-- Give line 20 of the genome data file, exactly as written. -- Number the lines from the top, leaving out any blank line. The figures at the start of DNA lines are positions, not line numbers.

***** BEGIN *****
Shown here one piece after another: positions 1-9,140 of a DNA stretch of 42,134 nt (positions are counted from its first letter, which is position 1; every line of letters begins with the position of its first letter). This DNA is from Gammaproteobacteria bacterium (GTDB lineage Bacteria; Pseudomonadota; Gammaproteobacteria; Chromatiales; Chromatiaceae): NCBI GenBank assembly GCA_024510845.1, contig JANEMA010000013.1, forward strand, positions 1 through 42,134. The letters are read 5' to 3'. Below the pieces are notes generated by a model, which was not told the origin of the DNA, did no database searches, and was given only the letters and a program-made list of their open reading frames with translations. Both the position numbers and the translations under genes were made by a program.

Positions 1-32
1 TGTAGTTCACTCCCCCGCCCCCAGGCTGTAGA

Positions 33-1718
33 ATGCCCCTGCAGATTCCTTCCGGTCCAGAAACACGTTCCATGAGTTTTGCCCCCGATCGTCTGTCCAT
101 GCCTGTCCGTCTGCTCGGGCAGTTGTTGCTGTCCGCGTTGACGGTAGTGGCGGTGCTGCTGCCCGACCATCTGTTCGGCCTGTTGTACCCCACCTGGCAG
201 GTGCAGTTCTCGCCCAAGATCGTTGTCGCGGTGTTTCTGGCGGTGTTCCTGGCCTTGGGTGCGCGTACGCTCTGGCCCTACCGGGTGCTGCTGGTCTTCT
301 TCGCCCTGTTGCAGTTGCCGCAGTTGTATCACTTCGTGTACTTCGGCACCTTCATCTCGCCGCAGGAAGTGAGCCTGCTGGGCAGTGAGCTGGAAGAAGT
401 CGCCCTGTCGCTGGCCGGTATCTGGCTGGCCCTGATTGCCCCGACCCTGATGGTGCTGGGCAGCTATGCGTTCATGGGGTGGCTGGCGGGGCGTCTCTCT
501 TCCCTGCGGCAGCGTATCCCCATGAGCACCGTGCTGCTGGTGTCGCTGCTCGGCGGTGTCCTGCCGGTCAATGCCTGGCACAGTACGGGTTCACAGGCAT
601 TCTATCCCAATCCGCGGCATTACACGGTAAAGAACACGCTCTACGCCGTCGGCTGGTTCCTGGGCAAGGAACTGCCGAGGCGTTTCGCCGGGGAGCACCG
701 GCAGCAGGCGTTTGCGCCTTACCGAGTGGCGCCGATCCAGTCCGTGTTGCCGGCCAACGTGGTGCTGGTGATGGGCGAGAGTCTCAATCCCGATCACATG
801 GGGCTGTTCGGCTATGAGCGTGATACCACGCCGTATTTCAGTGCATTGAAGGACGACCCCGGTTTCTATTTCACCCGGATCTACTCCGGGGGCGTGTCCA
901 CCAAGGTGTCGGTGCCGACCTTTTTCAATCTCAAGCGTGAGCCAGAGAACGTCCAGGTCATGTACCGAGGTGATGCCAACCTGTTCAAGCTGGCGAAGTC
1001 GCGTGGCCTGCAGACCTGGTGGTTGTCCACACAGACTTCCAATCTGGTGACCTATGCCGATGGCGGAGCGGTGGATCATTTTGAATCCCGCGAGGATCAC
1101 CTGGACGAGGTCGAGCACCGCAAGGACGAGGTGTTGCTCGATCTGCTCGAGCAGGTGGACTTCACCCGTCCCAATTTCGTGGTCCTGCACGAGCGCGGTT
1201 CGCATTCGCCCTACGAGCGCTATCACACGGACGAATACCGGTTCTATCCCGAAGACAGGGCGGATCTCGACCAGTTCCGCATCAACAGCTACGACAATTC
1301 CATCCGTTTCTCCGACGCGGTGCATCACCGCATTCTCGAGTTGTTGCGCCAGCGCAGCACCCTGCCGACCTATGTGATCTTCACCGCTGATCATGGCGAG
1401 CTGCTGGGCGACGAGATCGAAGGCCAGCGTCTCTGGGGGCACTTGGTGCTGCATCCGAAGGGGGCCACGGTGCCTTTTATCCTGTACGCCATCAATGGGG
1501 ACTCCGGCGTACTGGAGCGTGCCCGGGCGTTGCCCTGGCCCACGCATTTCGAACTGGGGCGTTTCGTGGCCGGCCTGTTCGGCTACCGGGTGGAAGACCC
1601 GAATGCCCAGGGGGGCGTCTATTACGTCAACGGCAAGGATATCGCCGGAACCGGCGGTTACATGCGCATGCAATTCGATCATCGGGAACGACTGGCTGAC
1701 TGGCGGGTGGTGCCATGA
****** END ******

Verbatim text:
1501 ACTCCGGCGTACTGGAGCGTGCCCGGGCGTTGCCCTGGCCCACGCATTTCGAACTGGGGCGTTTCGTGGCCGGCCTGTTCGGCTACCGGGTGGAAGACCC